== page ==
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Denial is not just a river in Egypt

<p>&lt;p&gt;The National Organization for Marriage, arguably the nation&amp;#039;s largest and fiercest opponent of marriage equality, is disappointed by this

The National Organization for Marriage, arguably the nation's largest and fiercest opponent of marriage equality, is disappointed by this year's election results, but wants to reassure everyone that they're winning the war, even if they lose some battles.

"Our opponents and some in the media will attempt to portray the election results as a changing point in how Americans view gay marriage, but that is not the case. Americans remain strongly in favor of marriage as the union of one man and one woman."

Look, I realize groups like these have to put out press releases, putting a positive spin on discouraging news. I don't seriously expect the National Organization for Marriage to announce, the day after the election, "We're screwed; we're on the wrong side of history; so we've decided to close up shop."

But reality is stubborn. After never having lost a statewide race, anti-gay activists lost in Maine, Maryland, Minnesota, and apparently, the state of Washington this week. In Iowa, conservatives failed to oust a state Supreme Court justice who approved marriage equality, and in New York, NOM's plan to change state law failed when Democrats took the state Senate.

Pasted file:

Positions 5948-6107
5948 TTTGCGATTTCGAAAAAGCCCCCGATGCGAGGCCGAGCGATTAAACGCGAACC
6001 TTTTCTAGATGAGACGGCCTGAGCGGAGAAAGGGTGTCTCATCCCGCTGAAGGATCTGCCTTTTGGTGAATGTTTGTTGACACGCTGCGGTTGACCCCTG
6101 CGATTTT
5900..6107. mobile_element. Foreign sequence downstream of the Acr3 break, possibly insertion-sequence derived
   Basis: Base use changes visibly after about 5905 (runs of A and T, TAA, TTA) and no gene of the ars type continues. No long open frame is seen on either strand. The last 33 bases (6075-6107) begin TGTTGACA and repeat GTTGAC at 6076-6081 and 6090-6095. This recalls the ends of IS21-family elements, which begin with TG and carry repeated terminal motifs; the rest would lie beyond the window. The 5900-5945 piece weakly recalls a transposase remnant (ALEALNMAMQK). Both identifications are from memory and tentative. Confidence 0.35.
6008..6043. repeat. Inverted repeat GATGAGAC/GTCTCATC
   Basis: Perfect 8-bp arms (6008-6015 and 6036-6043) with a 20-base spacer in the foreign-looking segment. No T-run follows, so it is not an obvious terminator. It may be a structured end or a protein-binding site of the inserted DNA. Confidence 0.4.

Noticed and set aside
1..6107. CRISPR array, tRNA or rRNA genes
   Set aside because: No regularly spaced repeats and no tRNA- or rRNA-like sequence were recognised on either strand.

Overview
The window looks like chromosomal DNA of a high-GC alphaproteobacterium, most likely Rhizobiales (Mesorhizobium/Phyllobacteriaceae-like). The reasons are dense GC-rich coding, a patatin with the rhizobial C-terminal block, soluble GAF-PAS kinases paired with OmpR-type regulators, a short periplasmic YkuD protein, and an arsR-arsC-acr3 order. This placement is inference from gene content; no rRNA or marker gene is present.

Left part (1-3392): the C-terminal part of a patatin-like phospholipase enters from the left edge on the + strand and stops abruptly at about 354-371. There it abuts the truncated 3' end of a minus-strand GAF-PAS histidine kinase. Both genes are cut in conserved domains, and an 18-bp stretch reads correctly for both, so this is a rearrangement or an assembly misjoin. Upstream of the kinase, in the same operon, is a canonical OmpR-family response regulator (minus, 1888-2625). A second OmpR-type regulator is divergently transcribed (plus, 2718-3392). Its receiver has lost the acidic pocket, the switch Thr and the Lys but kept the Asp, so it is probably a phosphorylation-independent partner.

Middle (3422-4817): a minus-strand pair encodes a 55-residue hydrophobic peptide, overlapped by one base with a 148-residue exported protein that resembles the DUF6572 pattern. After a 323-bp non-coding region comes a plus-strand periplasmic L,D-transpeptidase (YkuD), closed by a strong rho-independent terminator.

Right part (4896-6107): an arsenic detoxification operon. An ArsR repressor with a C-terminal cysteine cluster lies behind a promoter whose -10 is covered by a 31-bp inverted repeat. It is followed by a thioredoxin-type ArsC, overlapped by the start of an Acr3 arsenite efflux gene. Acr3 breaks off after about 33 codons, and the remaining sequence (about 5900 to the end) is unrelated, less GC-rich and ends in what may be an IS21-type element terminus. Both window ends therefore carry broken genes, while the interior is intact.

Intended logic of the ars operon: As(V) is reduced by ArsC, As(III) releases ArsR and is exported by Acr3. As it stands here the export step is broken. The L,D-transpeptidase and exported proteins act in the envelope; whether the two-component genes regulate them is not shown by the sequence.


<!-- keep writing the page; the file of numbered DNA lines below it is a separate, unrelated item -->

The vast majority of independent national polls show that most Americans believe if two people meet, fall in love, and want to get married, there's nothing wrong with that, and there shouldn't be laws to prevent this from happening.

Last year, the president of the far-right Focus on the Family was asked about the future of marriage equality, and he conceded, "We've probably lost that."

The sooner other conservatives reach the same conclusion, the better.

Postscript: For pun-challenged readers confused by the headline, The Nile = da Nile = Denial.